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Sylvia's story

The ripple effects of sexual abuse and institutional responses to it are often far-reaching. In the 1980s Sylvia’s husband-to-be, Dimitri, was a priest in training, when a much older fellow candidate struck up a close friendship with him that, she said, led to ongoing sexual abuse.

‘Dimitri was a 17-year-old boy and Howard was a 36-year-old man when they met at the seminary. People expressed concern about the friendship and Dimitri tried to distance himself from Howard, but every time he moved away, Howard would follow.’

Sylvia told the Commissioner that Dimitri sought guidance and advice from those within the Church to distance himself from Howard.

‘The general tone was that Dimitri needed to be more understanding of Howard. Eventually he left and then we married [a few years later].’

During the course of their long marriage, Sylvia said, Dimitri would withdraw for hours and even days at a time.

‘I know that comparatively, what Dimitri went through is not as bad as other stories, but the impact on him has been devastating, and on his relationship with our 12-year-old son, because he doesn’t trust himself as a man. Our son is going through puberty, and Dimitri can’t go there at all with him, not even on a jokey level.’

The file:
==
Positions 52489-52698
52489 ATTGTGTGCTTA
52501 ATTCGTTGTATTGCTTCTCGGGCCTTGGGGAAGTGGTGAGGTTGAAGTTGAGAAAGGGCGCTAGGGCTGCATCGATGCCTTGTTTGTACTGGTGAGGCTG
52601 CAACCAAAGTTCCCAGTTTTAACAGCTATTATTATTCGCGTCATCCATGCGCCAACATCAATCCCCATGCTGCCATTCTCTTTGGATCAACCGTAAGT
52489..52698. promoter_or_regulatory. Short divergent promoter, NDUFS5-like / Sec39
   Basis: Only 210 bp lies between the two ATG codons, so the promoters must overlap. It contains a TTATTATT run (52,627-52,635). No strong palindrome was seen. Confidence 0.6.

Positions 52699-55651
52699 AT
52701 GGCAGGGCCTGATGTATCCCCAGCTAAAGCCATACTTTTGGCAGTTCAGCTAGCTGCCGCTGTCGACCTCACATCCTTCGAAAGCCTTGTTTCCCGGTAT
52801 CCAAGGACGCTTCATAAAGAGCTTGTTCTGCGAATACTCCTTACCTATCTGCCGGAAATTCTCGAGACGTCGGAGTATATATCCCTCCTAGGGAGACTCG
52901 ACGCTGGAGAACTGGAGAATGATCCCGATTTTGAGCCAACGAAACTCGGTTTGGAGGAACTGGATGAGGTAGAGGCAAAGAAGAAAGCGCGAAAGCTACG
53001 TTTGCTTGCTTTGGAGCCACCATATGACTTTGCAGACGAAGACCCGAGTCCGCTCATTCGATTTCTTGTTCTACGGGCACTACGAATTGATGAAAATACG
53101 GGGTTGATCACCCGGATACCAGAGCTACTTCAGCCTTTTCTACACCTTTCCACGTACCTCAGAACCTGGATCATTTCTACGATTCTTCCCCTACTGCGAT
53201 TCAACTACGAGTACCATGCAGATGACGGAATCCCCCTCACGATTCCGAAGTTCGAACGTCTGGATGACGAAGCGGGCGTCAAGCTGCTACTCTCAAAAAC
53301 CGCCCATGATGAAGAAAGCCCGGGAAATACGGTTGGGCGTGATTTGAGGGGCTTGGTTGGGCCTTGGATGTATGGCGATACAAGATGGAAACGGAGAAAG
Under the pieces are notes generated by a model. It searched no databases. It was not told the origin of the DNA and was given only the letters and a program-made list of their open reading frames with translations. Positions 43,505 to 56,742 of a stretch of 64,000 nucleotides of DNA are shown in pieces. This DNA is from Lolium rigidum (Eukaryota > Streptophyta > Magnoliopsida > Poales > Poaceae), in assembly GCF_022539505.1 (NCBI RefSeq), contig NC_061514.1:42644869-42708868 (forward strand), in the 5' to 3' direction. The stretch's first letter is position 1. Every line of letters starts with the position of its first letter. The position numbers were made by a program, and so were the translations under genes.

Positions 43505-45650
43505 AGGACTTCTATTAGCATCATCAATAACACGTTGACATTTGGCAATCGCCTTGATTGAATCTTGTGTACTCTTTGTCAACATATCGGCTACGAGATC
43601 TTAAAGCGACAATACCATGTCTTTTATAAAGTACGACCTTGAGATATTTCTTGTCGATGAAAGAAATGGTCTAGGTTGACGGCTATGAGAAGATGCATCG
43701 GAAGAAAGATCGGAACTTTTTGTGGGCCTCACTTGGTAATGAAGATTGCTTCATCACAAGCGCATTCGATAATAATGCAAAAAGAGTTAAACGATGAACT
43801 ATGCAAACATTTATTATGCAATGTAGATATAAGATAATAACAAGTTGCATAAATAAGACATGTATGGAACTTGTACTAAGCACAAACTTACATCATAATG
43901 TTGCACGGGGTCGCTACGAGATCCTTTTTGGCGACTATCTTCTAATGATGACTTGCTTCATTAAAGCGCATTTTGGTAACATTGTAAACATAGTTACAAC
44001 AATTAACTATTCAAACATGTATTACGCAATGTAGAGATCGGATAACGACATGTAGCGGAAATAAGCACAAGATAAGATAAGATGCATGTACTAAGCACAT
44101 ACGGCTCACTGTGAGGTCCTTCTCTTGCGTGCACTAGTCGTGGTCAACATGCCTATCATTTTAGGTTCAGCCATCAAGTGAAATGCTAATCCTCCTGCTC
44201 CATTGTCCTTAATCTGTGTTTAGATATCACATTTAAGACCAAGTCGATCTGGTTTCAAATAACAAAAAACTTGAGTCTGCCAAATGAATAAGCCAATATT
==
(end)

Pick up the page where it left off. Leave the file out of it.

The couple approached Towards Healing in the early 2000s, hoping to hold accountable those who were ‘covering’ for Howard.

‘We thought if it happened to Dimitri, it might be happening to someone else and we also felt it was the only way to have it acknowledged, and to describe the impact on Dimitri. He has to shave his arms and legs because it’s the only way he can feel clean.’

The response from Towards Healing fell far short of what Sylvia and Dimitri had hoped for.

‘Towards Healing doesn’t look at the full context. When they interviewed Dimitri, they asked why he didn’t just punch Howard or tell him to piss off. But when abuse is based in religion, not only do you doubt your beliefs, and your sexuality, it also impacts on your world view with God and what your fundamental beliefs are. He was the son of an immigrant family that were fundamentally religious. He was taught the Church can do no wrong.’

Sylvia believes those involved in Towards Healing should be trained to understand the role of power in the process of abuse.

‘If the person who’s giving you a hard time is within the Church, and the whole organisation supports that person, the victim can become ostracised. I think the Church is unable to investigate itself. The approach in Dimitri’s case was to blame the victim, because they were looking at him as a 30-something year old man, not in the context of a 17-year-old boy.’

Dimitri was diagnosed as bipolar, and Sylvia said he’s been able to survive only with medical intervention.

‘Drugs sustain him, and that’s what keeps our marriage going; but there are times he’s been so depressed that I’ve been concerned he’ll take his own life. Professionally he’s very good, in the world he’s very good, though he finds it difficult to have male friends. Really difficult. He’s so angry, and I don’t know if he’ll ever get past how let down he feels.’

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